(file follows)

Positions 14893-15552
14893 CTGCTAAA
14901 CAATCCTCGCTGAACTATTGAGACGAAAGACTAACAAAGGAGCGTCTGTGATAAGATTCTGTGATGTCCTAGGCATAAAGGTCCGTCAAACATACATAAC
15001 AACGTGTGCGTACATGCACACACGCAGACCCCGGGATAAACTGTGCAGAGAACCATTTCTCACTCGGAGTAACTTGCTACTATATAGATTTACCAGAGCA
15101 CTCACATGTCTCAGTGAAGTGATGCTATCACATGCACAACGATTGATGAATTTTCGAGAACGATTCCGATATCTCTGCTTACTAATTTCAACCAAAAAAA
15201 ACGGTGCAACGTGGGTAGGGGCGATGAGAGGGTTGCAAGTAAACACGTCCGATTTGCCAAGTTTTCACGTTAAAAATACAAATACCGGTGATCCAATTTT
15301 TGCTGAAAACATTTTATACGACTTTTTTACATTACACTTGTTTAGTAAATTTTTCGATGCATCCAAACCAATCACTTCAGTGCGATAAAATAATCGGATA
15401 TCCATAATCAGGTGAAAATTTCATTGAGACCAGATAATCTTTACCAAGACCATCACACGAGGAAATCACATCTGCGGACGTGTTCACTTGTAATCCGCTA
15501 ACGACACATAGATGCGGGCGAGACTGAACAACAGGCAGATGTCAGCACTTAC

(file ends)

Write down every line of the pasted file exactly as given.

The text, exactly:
Positions 14893-15552
14893 CTGCTAAA
14901 CAATCCTCGCTGAACTATTGAGACGAAAGACTAACAAAGGAGCGTCTGTGATAAGATTCTGTGATGTCCTAGGCATAAAGGTCCGTCAAACATACATAAC
15001 AACGTGTGCGTACATGCACACACGCAGACCCCGGGATAAACTGTGCAGAGAACCATTTCTCACTCGGAGTAACTTGCTACTATATAGATTTACCAGAGCA
15101 CTCACATGTCTCAGTGAAGTGATGCTATCACATGCACAACGATTGATGAATTTTCGAGAACGATTCCGATATCTCTGCTTACTAATTTCAACCAAAAAAA
15201 ACGGTGCAACGTGGGTAGGGGCGATGAGAGGGTTGCAAGTAAACACGTCCGATTTGCCAAGTTTTCACGTTAAAAATACAAATACCGGTGATCCAATTTT
15301 TGCTGAAAACATTTTATACGACTTTTTTACATTACACTTGTTTAGTAAATTTTTCGATGCATCCAAACCAATCACTTCAGTGCGATAAAATAATCGGATA
15401 TCCATAATCAGGTGAAAATTTCATTGAGACCAGATAATCTTTACCAAGACCATCACACGAGGAAATCACATCTGCGGACGTGTTCACTTGTAATCCGCTA
15501 ACGACACATAGATGCGGGCGAGACTGAACAACAGGCAGATGTCAGCACTTAC